July 24, 2008

Taking the opposite route of many American companies investing in Spain, such as SolFocus or SunPower, some Spanish firms are being attracted by the opportunities in the US market.

Spanish firm Siliken is setting up a solar-panel manufacturing plant in Otay Mesa (San Diego) and a solar-installation business in Carlsbad. By year’s end, the plant will be capable of making enough solar panels to produce up to 15 megawatts. The company presented its manufacturing and direct sales activities in the North American market and its new panels last week at the Intersolar show in San Francisco.

Standard module production line - Courtesy of Siliken

Standard module production line - Courtesy of Siliken

This step into the California market is part of the company’s international and vertical integration strategy. The aim is to consolidate its presence in California, marketing turnkey projects for end clients, in order to take on new renewable energy projects in other states.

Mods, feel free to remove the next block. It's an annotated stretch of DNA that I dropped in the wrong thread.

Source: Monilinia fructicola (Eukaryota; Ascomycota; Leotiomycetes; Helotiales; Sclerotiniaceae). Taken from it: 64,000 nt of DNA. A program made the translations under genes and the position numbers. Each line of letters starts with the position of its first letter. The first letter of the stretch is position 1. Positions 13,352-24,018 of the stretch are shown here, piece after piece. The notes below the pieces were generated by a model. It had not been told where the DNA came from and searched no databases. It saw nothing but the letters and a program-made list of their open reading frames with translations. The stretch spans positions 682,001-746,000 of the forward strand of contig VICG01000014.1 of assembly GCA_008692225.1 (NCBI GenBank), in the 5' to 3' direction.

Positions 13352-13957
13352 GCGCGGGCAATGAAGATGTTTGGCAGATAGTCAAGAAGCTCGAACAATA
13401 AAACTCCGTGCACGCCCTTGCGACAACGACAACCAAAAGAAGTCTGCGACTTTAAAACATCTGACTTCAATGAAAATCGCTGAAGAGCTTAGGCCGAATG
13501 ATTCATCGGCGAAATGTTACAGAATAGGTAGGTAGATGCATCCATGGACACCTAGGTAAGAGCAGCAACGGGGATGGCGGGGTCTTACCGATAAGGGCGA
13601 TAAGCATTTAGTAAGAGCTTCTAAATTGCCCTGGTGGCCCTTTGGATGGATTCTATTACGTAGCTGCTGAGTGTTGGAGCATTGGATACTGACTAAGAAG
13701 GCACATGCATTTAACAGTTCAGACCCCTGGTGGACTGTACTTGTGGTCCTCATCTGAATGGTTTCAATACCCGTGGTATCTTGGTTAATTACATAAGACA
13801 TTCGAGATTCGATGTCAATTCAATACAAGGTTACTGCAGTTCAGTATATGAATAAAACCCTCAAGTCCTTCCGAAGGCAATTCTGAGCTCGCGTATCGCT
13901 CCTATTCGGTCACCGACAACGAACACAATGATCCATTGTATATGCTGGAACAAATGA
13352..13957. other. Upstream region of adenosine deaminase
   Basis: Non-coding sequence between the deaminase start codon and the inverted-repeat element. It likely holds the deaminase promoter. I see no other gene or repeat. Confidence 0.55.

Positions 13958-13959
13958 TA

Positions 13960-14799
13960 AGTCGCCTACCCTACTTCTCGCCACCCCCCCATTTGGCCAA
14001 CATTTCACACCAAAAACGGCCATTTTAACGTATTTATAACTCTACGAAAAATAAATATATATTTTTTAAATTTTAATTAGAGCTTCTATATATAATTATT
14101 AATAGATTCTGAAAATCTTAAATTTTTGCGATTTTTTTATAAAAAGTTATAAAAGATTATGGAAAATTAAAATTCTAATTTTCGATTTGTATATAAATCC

Siliken came to San Diego because of the region’s talent pool and geography, said Francisco Mollá, the firm’s U.S. division coordinator.

Also present at Intersolar was Albiasa Solar, a company with technology and experience in both the photovoltaic and thermosolar segments. Albiasa is also opening offices in the US, specifically in San Francisco.

In Spain, they are deploying their patented parabolic troughs, tested at the Almeria Solar Platform, at a 50 MW plant in the province of Caceres. These systems offer different advantages aimed at reducing costs, like using less pieces and material than standard collectors and a design that shortens production time and simplifies assembly.

A third Spanish company present in California (Redwood City) is Zytech Solar.

Zytech is a company with a wide range of products, from regular pv to concentrating pv, low and high, and solar thermal systems (parabolic troughs). It is also one of the winners of the 2007 Going Green competition organized by Always On.